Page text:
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In this post, I will talk about one way to figure out when to invalidate cache entries. I will use a specific setup as an example, which should still be general enough, and at the end of the post, I will briefly talk about how to generalize it even more.
So does this blog post solve anything new or is the "solution" here novel in any sense? No. All I did is to treat cache as a distributed system (as it deserves). Does the cache invalidation solution here work from a protocol's perspective (in a sense that can be proved by TLA+)? Yes. I am happy to write a TLA+ spec for it if people are interested. Let me know.
The first half of the blog post describes a potential solution for solving a specific cache invalidation problem. The second half of the blog post lists tradeoffs when we try to generalize the solution. You can still invalidate cache but sometimes at a huge cost (unbounded write amplification, huge computational overhead, etc.). It's not that it can't be done in those cases; but it might not worth it, depending on your use case, workload and requirement. So, yes, you can figure out when and how to invalidate caches (given that you treat it as a distributed system problem), but you might not want to actually do it for various reasons.
Say a system has following components (a very typical web application setup):
- Many stateless clients (web servers)
- one cache server (say Memcache)
- one database (say Postgres)
In the database we store a table (a set of relations) called
friends. And its schema looks something like:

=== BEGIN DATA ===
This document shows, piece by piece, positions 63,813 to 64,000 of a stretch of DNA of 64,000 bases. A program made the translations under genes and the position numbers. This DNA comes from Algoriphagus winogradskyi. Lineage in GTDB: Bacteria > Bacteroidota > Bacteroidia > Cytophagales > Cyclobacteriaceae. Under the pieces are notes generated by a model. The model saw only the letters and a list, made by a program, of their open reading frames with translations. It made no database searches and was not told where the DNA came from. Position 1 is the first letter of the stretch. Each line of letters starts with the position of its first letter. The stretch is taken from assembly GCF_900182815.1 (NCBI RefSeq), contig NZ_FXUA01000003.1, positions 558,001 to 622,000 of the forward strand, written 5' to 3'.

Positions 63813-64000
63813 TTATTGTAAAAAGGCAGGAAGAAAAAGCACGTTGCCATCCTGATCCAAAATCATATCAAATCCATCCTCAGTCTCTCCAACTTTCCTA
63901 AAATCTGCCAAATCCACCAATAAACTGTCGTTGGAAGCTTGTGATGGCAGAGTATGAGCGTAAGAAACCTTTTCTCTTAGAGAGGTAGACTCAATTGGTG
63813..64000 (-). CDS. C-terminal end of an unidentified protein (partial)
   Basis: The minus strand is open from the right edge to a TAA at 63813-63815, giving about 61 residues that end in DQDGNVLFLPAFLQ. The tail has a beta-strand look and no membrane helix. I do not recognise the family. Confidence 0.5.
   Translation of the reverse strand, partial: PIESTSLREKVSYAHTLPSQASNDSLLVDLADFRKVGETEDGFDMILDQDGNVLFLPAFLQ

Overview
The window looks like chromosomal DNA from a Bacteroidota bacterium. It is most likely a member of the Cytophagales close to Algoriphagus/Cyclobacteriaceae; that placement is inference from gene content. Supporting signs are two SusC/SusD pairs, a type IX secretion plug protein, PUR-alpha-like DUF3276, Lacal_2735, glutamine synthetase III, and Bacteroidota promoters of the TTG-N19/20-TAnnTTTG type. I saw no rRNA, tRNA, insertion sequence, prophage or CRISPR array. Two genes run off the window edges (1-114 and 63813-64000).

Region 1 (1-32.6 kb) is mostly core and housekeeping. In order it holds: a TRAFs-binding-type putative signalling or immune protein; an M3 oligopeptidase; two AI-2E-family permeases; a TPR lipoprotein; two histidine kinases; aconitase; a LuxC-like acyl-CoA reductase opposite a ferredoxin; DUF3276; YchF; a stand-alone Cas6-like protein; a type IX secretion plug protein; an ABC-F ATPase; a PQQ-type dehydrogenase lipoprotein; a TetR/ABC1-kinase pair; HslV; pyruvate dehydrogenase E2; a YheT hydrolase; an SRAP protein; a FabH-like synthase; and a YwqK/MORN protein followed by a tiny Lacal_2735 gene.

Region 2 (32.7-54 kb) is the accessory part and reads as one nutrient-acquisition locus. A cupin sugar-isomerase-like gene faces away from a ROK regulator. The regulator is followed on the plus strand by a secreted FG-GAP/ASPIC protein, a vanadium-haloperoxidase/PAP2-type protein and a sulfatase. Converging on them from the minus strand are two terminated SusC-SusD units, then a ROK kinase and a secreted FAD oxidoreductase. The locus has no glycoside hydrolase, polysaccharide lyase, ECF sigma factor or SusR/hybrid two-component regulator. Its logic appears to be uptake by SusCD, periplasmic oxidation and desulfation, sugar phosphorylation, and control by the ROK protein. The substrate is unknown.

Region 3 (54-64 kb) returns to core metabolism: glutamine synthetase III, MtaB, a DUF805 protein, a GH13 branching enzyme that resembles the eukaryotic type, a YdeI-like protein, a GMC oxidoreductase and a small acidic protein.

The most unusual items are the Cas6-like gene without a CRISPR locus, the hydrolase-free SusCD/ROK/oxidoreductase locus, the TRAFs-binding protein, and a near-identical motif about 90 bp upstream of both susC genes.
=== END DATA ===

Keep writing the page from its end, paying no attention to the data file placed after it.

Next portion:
+---------------------+------------------+------+-----+---------+-------+ | Field | Type | Null | Key | Default | Extra | +---------------------+------------------+------+-----+---------+-------+ | user_id | bigint unsigned | NO | PRI | 0 | | | friend_id | bigint unsigned | NO | PRI | 0 | | +---------------------+------------------+------+-----+---------+-------+
Now in cache we want to store a set of relations of
friends-of-friends because in our application we have code like
getFriendsofFriends($bob). It's very common/natural to cache a list of friends-of-friends keyed by user-id in services like Redis or Memcache. Say the key in Memcache is user id (e.g. Bob's user id), and the value is a list of user ids who are friends of Bob's friends. That's it.
- I will define "cache" here as any materialized view of what's in the source of truth in this post, and assume this definition in this post unless otherwise specified.
- By "invalidate" I meant the action of updating/dropping relevant cache entries when the source of truth mutates, so no stale data is stored in cache indefinitely.
When you are using cache, by definition, you are dealing with a distributed system – there is the cache, and the source of truth. Since you are dealing with a distributed system, we need to be clear about the expected state/knowledge distribution. Too many systems approach cache in an ad-hoc way, without realizing they are dealing with a distributed system, leading to the idea that figuring out when to invalidate cache is uniquely hard. If one runs a query against Postgres, and stores the data locally on its client cache, without the database knowing, it's obvious that invalidating the local client cache can't always be done correctly. E.g. another client can come and mutate Postgres underneath without the first client knowing. Postgres doesn't know the first client cached any data with its earlier query, etc.